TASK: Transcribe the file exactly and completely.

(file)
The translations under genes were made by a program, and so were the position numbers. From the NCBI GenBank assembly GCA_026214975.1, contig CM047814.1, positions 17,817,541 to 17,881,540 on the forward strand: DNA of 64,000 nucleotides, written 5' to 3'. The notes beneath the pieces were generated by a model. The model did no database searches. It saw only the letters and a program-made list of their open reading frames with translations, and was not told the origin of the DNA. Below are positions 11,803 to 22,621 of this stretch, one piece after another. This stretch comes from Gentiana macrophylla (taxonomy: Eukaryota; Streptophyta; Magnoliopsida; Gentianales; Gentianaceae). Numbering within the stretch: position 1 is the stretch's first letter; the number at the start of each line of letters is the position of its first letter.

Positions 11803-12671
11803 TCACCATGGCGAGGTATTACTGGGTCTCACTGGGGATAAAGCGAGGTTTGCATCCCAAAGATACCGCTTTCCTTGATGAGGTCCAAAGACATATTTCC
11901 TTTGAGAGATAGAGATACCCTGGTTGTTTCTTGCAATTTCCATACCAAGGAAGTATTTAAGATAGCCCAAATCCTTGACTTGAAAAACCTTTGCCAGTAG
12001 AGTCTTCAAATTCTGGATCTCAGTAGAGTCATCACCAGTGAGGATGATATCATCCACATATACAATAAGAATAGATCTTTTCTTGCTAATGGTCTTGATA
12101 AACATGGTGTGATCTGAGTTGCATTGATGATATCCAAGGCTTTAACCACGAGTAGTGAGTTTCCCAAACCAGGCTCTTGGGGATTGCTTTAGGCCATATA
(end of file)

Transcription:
The translations under genes were made by a program, and so were the position numbers. From the NCBI GenBank assembly GCA_026214975.1, contig CM047814.1, positions 17,817,541 to 17,881,540 on the forward strand: DNA of 64,000 nucleotides, written 5' to 3'. The notes beneath the pieces were generated by a model. The model did no database searches. It saw only the letters and a program-made list of their open reading frames with translations, and was not told the origin of the DNA. Below are positions 11,803 to 22,621 of this stretch, one piece after another. This stretch comes from Gentiana macrophylla (taxonomy: Eukaryota; Streptophyta; Magnoliopsida; Gentianales; Gentianaceae). Numbering within the stretch: position 1 is the stretch's first letter; the number at the start of each line of letters is the position of its first letter.

Positions 11803-12671
11803 TCACCATGGCGAGGTATTACTGGGTCTCACTGGGGATAAAGCGAGGTTTGCATCCCAAAGATACCGCTTTCCTTGATGAGGTCCAAAGACATATTTCC
11901 TTTGAGAGATAGAGATACCCTGGTTGTTTCTTGCAATTTCCATACCAAGGAAGTATTTAAGATAGCCCAAATCCTTGACTTGAAAAACCTTTGCCAGTAG
12001 AGTCTTCAAATTCTGGATCTCAGTAGAGTCATCACCAGTGAGGATGATATCATCCACATATACAATAAGAATAGATCTTTTCTTGCTAATGGTCTTGATA
12101 AACATGGTGTGATCTGAGTTGCATTGATGATATCCAAGGCTTTAACCACGAGTAGTGAGTTTCCCAAACCAGGCTCTTGGGGATTGCTTTAGGCCATATA